Our first impressions were not massively favourable of the city, but then the places we visited on the first day were the equivalent of Heathrow, Kings Cross and Victoria Coach Station, so it was not fair overview.  The city itself is fairly vast, but it is quite possible to walk (albeit for a fair while) around the majority of the central neighbourhoods and sites.  Crime never appeared too evident and with all the bad press via Man on Fire and its reputation as the kidnap capital of the world, we were never troubled, day or night.  Our first stop was the coach station where I bit off the indestructible tag the Yankees had insisted we use.  So much for that.  Meanwhile Mike had succeeded in exploding his shower gel over everything, from his toothbrush to his contact lenses.  While it meant my hair would go without basic conditioner, it meant that all the grease and dandruff would no longer trouble his teeth.  It was in this bus station that we decided to store our bags and we were mortified that the price for one day was $100 a bag.  Having decided that not even a one luggage town in the middle of nowhere and run by Bill Gates would charge that, we eventually realised that the dollar sign was a signifier for Mexican Pesos and breathed a sigh of relief.  We successfully purchased our tickets for the night bus to Palenque and headed north to the main railway station, in order to find a bus for Teotihuacan.  Now Lonely Planet says the buses depart from a kiosk on the northern side of the terminal and after much confusion we realised they were wrong and it was in fact the southern end.  Well that or I was upside down with my bearings.  Bus tickets are cheap out to the archaeological site of the Aztec capital and once you’ve negotiated where the place is, the rest is pretty self explanatory.  There were a few little cafes inside the station, which gave us our first chance to sample some local cuisine, with Taqueria about the best London has to offer.  We had a lovely rice pudding taco thing, a spiced pork stew and Mole (a bean paste which Mike found disgusting and I edible, but nothing more).  Not fully satisfied we went back to order some more and because we had played food Russian roulette (a game we began in Portugal for eating randomly with no idea what it is), I thought the Mole was the pork stew and Mike was delighted to get a second helping.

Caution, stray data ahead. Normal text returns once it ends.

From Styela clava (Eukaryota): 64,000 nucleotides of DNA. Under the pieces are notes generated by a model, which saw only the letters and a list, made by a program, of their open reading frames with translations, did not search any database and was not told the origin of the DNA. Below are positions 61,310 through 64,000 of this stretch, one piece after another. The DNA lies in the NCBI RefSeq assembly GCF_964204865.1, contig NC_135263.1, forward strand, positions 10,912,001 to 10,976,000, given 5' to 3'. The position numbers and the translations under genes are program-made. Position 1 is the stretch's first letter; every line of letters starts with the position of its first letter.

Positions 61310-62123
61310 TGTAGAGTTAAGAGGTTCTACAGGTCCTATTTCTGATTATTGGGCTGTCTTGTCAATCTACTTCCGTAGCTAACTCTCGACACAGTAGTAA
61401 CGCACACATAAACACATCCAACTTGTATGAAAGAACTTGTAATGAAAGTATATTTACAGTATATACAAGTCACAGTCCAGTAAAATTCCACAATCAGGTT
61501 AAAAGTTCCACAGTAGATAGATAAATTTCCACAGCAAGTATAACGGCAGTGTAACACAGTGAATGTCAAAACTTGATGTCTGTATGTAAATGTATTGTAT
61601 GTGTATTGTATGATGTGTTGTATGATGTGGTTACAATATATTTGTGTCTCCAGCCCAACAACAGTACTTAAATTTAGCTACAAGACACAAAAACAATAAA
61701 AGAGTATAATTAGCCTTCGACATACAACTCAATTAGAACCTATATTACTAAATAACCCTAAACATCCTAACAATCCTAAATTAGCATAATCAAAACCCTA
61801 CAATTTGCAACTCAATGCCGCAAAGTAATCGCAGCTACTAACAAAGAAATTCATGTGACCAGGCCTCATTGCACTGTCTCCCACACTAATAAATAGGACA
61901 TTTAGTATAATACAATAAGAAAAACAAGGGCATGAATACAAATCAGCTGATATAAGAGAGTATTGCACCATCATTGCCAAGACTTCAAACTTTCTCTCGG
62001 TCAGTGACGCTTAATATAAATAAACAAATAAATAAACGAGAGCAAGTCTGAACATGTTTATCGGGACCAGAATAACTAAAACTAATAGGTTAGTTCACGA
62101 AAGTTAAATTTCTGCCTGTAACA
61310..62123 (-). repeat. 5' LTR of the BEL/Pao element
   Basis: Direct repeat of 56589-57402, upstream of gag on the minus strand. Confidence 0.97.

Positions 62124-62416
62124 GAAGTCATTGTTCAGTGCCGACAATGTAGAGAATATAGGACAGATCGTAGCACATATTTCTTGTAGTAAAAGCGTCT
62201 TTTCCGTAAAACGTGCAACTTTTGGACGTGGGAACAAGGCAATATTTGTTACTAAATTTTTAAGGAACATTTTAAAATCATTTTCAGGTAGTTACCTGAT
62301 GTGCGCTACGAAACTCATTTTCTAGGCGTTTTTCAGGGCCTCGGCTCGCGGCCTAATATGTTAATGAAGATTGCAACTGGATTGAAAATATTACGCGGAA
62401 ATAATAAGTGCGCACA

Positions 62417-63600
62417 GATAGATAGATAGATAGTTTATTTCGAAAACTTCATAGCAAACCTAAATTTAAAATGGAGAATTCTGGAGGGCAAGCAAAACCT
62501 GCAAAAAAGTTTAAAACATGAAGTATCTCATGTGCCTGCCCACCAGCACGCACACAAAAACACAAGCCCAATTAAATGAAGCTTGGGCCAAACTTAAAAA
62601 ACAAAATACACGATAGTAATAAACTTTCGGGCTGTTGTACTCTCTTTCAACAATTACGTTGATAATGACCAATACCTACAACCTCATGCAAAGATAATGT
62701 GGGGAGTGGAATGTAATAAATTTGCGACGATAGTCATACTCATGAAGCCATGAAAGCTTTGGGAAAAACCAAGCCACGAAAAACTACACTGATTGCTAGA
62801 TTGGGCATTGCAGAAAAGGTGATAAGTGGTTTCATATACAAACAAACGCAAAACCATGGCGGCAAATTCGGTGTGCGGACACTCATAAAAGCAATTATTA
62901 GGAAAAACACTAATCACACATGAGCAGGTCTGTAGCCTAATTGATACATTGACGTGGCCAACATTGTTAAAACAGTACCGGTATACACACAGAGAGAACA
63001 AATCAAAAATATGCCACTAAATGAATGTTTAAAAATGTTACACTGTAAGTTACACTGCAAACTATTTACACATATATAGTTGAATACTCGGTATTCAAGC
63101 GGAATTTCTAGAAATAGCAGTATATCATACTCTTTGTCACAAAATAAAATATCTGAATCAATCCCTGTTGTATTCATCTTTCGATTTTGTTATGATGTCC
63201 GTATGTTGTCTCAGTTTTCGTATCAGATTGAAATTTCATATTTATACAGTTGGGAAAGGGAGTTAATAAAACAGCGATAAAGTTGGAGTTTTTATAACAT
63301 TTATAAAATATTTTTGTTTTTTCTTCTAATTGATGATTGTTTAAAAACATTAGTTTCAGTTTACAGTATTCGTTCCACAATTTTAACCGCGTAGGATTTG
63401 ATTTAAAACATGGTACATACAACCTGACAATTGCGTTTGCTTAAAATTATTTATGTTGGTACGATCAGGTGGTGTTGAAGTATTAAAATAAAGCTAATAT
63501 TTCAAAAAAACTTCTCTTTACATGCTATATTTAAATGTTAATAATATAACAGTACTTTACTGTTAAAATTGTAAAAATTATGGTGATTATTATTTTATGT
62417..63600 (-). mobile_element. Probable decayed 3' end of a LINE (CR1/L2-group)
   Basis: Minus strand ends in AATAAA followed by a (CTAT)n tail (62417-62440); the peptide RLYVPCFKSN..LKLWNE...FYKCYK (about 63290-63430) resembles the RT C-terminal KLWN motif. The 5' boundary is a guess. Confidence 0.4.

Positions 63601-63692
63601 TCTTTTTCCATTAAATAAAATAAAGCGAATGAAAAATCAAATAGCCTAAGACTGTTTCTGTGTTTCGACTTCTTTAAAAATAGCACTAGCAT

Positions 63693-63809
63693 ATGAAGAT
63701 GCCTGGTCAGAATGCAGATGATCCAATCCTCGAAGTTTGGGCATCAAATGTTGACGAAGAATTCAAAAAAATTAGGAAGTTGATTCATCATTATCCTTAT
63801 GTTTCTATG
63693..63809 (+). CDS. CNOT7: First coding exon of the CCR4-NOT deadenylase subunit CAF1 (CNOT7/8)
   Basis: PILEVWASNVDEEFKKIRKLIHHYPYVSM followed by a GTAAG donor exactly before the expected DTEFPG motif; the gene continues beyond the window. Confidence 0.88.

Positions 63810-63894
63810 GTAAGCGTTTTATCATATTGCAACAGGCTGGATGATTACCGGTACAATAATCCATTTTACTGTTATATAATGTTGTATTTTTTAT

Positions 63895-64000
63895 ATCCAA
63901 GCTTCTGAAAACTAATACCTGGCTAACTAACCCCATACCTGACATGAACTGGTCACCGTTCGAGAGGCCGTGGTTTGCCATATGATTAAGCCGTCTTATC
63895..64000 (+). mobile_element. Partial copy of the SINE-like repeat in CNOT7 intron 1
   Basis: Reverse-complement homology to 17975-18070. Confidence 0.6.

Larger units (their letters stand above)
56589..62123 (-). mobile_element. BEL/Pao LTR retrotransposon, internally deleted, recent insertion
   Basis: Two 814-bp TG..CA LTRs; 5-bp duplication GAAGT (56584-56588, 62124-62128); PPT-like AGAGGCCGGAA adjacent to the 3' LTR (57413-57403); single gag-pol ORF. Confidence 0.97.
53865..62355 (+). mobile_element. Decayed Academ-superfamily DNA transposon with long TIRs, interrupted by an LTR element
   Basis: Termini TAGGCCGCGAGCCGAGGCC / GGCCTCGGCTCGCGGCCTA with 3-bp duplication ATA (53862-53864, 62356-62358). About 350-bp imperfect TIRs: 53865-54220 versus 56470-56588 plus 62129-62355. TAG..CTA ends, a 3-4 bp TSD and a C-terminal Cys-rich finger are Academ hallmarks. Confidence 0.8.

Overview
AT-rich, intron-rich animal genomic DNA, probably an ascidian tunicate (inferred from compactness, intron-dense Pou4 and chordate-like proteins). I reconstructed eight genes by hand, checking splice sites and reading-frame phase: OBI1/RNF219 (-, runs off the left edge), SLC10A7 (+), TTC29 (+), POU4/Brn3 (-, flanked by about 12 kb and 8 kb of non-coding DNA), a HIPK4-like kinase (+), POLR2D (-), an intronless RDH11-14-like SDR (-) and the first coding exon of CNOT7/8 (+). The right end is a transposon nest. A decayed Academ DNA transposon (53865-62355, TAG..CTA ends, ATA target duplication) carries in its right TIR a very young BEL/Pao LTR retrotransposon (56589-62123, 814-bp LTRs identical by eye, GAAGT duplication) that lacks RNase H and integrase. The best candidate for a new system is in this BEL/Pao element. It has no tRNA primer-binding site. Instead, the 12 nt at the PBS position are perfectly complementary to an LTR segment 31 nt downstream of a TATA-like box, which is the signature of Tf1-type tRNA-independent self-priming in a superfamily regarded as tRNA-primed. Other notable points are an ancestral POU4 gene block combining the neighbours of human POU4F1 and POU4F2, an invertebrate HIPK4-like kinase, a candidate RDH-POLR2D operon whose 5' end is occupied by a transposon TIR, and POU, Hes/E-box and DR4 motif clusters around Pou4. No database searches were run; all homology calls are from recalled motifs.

The bus ride to Teotihuacan was uneventful apart from four chord wonder.  This man could play the guitar as well as any British winter Olympics sportsman can compete in their sport, but he was doggedly persistent in his uselessness.  After making our ears bleed for half an hour with his compositions and butchering of famous tunes, he proceeded to pass around his hat.  I pretended to be asleep, but this wily veteran of tourist skimming was having none of it.  Evidently he had not identified us as Londoners.  Any non native Londoner will tell you that they arrived in the city full of pity for the beggars there, but after losing £20 and spending 3 hours progressing just 100 feet down Tottenham Court Road, you soon learn the art of ignoring them mercilessly.  Having honed my contempt at university and making exceptions only for those who make me laugh, (after all you pay for comedy at the clubs so may as well pay on the streets if entertained) I successfully paid him nothing for his torture.  Perhaps the west could employ him as an alternative to extraordinary rendition, for he can render anything ordinary extraordinary through sheer incompetence.  We arrived at last during the midday sun at Teotihuacan and made our way through the first waves of tacky hawkers.  Both Mike and I suffer from vertigo and upon seeing La Ciudadela I figured we were going to struggle somewhat.  Neither of us wanted to miss out on climbing some of the monuments however and we both struggled to the top.  Turning around we were confronted by a fabulous view along the street of the dead to what looked like a monumentally tall building.  Ah bugger.  I looked over the edge of where we were and concluded that it was going to be very tough going making it up the Pyramid of the Sun.  We both descended, Mike just slow enough to leave me being heckled by a man insisting that I really ‘did’ want to buy a jade jaguar and Mike informed me that he was not going to climb any more of these ruins.  I figured that I hadn’t come all this way to let my fear get the better of me and having traversed another platoon of hawkers I reached the foot of the Pyramid of the Sun.  One long panoramic glance up told me I was perhaps a little brash.  Mike decided he would stay and brave the hawkers ala Captain Oates.  I figured I would get down and have someone try to sell me a Mike shaped object made from Jade.  Having left Mike to regret his noble sacrifice, I glanced up at my Everest with dread and made a start.  The first sections lack ropes or barriers, but are close enough to the ground to fancy your odds if you fell.  Then after winding up a few metres you are confronted by a long set of stairs going straight up the side of the pyramid.  There is a rope that follows the middle of the path and that gives you the security to haul yourself up, but two thirds of the way up this gives way to a section with no support bar the sides of the stairs.  Why they have this section, other than to test who really wants it, is anyone’s guess.  I was apprehensive about taking this section on, as it offered no protection and I think I only continued because going down is so much scarier than up.  Eventually I made it to the top, past a section where the stairs were hip high and I’m 6’3” so it must be real mountaineering for shorter tourists.  At the top is a long wooden plank platform with a barrier.  Of course.  At the top, where it is totally flat, they provide security.  Yet three quarters of the way up, on the slope, it’s not needed.  Makes perfect sense.  Needless to say the way down was far worse, but just before you get to the bottom, when you think you are safe, there are some death defying stairs that are the width of half a foot for no reason other than the Aztecs evidently liked slapstick falls.  It is a tremendous view from the top and well worth the climb, but those that are afraid of heights or prone to accidents should beware.  Though at the Temple of the Moon I witnessed a man of at least 20 stone sprint the entire stairwell, only once teetering and threatening to scatter the fellow tourists like a well placed ten pin strike.  The rest of the site is well worth visiting, with the museum situated next to a nice cactus gardens, though as we exited we were treated to the sight of a smiling old Mexican woman seemingly masturbating a cactus.  Me and Mike both exchanged looks and figured ‘each to their own’.  One piece of advice, is to wear sun cream, for the lack of cloud cover makes the sun that much more intense.  After claiming that I don’t burn (except for in Wild Wadi Water Park in Dubai in July, where I ended up needing silver nitrate), I was promptly incinerated on my arms and neck and t-shirt wearing was ruled out for a few days.  It wasn’t the last time I would tempt fate and fate would waste no time putting me in my place.  We eventually struggled back to TAPO station queued for an hour on the wrong side and had to dash around to the bus checkpoint where Mike was groped and then hit in the head by the security woman.  It had to be the only incident I have seen where the groper takes offence to the groping and dishes out some more punishment to the victim.  Having negotiated the masochistic bus security we boarded the bus and it was on to Palenque.